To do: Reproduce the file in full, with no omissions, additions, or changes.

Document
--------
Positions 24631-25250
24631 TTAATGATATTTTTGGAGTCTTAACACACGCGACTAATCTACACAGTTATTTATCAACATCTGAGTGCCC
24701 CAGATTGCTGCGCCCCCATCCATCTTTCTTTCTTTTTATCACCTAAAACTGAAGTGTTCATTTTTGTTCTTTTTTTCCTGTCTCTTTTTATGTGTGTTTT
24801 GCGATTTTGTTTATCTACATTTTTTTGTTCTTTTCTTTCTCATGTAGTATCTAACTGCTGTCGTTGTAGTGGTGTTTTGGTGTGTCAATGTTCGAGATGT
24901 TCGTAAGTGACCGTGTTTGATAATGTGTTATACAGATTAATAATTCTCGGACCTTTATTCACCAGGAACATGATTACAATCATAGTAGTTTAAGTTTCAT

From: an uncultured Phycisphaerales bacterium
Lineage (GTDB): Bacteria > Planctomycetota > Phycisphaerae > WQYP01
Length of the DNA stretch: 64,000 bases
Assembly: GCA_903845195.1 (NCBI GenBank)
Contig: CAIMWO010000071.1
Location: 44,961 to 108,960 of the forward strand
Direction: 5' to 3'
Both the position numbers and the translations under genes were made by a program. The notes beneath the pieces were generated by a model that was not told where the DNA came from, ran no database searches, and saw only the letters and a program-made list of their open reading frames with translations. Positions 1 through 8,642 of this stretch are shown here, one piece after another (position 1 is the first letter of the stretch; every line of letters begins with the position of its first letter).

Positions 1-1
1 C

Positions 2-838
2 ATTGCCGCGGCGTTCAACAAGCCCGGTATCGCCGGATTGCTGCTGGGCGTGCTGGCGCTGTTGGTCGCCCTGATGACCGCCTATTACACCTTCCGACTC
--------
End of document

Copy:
Positions 24631-25250
24631 TTAATGATATTTTTGGAGTCTTAACACACGCGACTAATCTACACAGTTATTTATCAACATCTGAGTGCCC
24701 CAGATTGCTGCGCCCCCATCCATCTTTCTTTCTTTTTATCACCTAAAACTGAAGTGTTCATTTTTGTTCTTTTTTTCCTGTCTCTTTTTATGTGTGTTTT
24801 GCGATTTTGTTTATCTACATTTTTTTGTTCTTTTCTTTCTCATGTAGTATCTAACTGCTGTCGTTGTAGTGGTGTTTTGGTGTGTCAATGTTCGAGATGT
24901 TCGTAAGTGACCGTGTTTGATAATGTGTTATACAGATTAATAATTCTCGGACCTTTATTCACCAGGAACATGATTACAATCATAGTAGTTTAAGTTTCAT

From: an uncultured Phycisphaerales bacterium
Lineage (GTDB): Bacteria > Planctomycetota > Phycisphaerae > WQYP01
Length of the DNA stretch: 64,000 bases
Assembly: GCA_903845195.1 (NCBI GenBank)
Contig: CAIMWO010000071.1
Location: 44,961 to 108,960 of the forward strand
Direction: 5' to 3'
Both the position numbers and the translations under genes were made by a program. The notes beneath the pieces were generated by a model that was not told where the DNA came from, ran no database searches, and saw only the letters and a program-made list of their open reading frames with translations. Positions 1 through 8,642 of this stretch are shown here, one piece after another (position 1 is the first letter of the stretch; every line of letters begins with the position of its first letter).

Positions 1-1
1 C

Positions 2-838
2 ATTGCCGCGGCGTTCAACAAGCCCGGTATCGCCGGATTGCTGCTGGGCGTGCTGGCGCTGTTGGTCGCCCTGATGACCGCCTATTACACCTTCCGACTC